In the Cryptography mailing list, John Gilmore recently brought up and interesting point. One of the oft-debated ways to fight spam is to put a form of proof-of-work postage on it.
Spam is an emergent property of the very low cost of email combined with the effect that most of the cost is pushed to the receiver, not the sender. The thinking goes that if you can trivially increase the cost to the sender, it disproportionately affects the spammer, and thus tilts the economics back to us from them.
The proposition has always been debatable. Laurie and Clayton wrote a paper in 2004 challenging the idea, and I’ve never seen a full refutation of it. Moreover, the balance may even be tipping more to the spammer. The major problem with proof-of-work is that legitimate senders are often on limited devices like smartphones and the spammers are on compromised servers. Systems to harness compute power in graphics cards such as OpenCL can unbalance the system.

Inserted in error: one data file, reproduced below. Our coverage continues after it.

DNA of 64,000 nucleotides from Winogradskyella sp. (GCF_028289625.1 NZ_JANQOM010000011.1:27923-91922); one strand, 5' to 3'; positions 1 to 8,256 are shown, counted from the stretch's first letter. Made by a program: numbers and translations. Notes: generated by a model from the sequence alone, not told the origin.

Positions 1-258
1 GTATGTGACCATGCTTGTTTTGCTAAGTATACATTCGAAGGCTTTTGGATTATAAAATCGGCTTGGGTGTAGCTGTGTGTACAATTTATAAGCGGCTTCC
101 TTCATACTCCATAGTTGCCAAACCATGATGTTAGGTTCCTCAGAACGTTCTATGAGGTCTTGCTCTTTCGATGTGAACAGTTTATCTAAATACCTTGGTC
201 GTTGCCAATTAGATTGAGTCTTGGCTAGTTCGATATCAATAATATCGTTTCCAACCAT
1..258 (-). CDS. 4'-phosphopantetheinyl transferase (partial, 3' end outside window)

There is also the related problem that the costs of power and cooling (which is another way to say power) of a computer over its life are often more than the hardware costs. This has been a huge fly in the ointment of grid computing.
Gilmore, however, says:
Computers are already designed to consume much less electricity when idle than when running full tilt. This trend will continue and extend; some modern chips throttle down to zero MHz and virtually zero watts at idle, waking automatically at the next interrupt.
The last thing we need is to deploy a system designed to burn all
available cycles, consuming electricity and generating carbon dioxide, all over the Internet, in order to produce small amounts of bitbux to get emails or spams through.
I think he’s got it spot on, and whatever we do, Proof-of-Work is now in the recycling bin.